1. It lessens stress
  2. It maintains good habits
  3. It keeps you from procrastinating
  4. It’s great for your health

Perhaps the best reason for keeping your daily routine during a tumultuous time is that it helps to maintain your mental and physical health. 

The reassurance of a predictable routine calms nerves without us even realizing it. When structure or routine vanishes suddenly because of something outside your control, it can feel like having a rug pulled out from under you.

Getting enough sleep is key to our health, and right now, it might not be as easy as you’d like. But sticking to your routine can help.

2. Stop working when the day is done

Actually, sign off at 5pm or when your work for the day is completed, and separate yourself from your workspace. Most of us often find ourselves lingering later than we need to doing non-work-related things, or doing work things that aren’t urgent just because we’re at home sitting by the computer or mobile device, constantly.

One of the reasons many managers don’t approve of remote work under normal circumstances is they fear employees will slack off without that physical, in-person oversight. But, in fact, the opposite tends to be the reality: remote workers are more likely to overwork.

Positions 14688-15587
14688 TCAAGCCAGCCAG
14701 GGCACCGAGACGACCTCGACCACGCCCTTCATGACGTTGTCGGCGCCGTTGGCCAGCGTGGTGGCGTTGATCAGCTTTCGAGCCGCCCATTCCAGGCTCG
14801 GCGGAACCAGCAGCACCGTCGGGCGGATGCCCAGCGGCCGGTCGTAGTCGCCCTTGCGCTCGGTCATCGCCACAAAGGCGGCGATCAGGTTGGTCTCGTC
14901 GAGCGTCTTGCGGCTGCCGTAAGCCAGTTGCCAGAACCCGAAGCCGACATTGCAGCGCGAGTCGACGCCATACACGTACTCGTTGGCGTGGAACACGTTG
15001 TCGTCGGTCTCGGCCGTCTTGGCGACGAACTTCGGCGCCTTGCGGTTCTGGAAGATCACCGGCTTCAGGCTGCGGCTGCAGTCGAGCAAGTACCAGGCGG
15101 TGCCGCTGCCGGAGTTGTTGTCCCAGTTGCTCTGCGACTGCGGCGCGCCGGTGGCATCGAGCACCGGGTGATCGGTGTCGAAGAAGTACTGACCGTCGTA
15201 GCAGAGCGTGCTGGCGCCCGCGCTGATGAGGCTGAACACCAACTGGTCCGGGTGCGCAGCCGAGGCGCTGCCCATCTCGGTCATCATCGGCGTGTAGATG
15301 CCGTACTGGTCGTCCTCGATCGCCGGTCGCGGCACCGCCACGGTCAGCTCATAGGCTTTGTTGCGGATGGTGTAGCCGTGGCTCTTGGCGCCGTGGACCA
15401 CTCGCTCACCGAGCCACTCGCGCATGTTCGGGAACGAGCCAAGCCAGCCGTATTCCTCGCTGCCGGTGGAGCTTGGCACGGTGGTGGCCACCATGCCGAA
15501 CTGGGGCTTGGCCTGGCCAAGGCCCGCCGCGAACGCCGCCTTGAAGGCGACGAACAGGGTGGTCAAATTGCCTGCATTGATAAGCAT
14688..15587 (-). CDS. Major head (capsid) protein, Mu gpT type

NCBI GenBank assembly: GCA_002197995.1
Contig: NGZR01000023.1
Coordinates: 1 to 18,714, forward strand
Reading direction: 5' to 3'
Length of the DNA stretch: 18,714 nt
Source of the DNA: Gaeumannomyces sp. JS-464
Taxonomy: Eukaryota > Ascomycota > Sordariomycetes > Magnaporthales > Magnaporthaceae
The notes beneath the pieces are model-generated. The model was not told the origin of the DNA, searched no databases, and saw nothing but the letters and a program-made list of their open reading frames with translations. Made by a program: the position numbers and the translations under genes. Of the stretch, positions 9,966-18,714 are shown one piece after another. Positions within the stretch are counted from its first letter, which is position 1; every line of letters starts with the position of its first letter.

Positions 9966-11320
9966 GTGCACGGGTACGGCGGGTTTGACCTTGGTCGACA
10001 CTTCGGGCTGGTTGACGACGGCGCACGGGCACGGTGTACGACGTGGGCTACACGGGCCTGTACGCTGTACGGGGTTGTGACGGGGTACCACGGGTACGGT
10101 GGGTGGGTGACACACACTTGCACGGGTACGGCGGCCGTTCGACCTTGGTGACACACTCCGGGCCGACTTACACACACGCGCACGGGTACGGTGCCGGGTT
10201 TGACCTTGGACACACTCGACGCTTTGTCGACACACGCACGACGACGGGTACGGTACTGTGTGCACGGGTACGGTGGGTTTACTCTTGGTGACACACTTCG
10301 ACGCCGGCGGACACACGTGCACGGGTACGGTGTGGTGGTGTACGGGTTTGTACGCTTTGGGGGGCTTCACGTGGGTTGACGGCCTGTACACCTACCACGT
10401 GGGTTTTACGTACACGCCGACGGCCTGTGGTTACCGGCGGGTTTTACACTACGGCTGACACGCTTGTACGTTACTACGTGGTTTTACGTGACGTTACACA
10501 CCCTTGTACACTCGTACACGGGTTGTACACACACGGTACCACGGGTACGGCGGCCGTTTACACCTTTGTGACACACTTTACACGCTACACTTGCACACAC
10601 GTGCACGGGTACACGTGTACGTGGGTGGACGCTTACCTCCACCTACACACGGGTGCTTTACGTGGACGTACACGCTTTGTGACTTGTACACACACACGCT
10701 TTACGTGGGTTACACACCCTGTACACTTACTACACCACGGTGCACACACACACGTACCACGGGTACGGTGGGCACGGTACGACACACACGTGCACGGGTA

When your personal life and your work are both under the same roof, it’s harder to switch off. So, be diligent about “clocking out” when the day is done.

3. Limit daily social media usage

Social media has been linked with an increased risk of depression. We scroll through all of these pieces of life, but we don’t live any of them. We see pictures of Paris and London and far off places, but we don’t go or cannot travel at the moment. Some may experience envy, jealousy, and complete inadequacy. And the more that we put ourselves in this situation, the higher our risk of depression. 

If you want to lower your risk of feeling the blues, get off of the computer and make sure to move your body! Instead of scrolling, use that time to get up and move. For example, use the iPhone Screen Time feature to set a 20-minute time limit per day for social media usage. 

Ironically, by not having social media in my daily work-from-home routine is what actually does get most people up and moving. If you have ten minutes of downtime, do something productive!

4. Exercise as much as possible

Being stuck at home is not an excuse for avoiding exercise.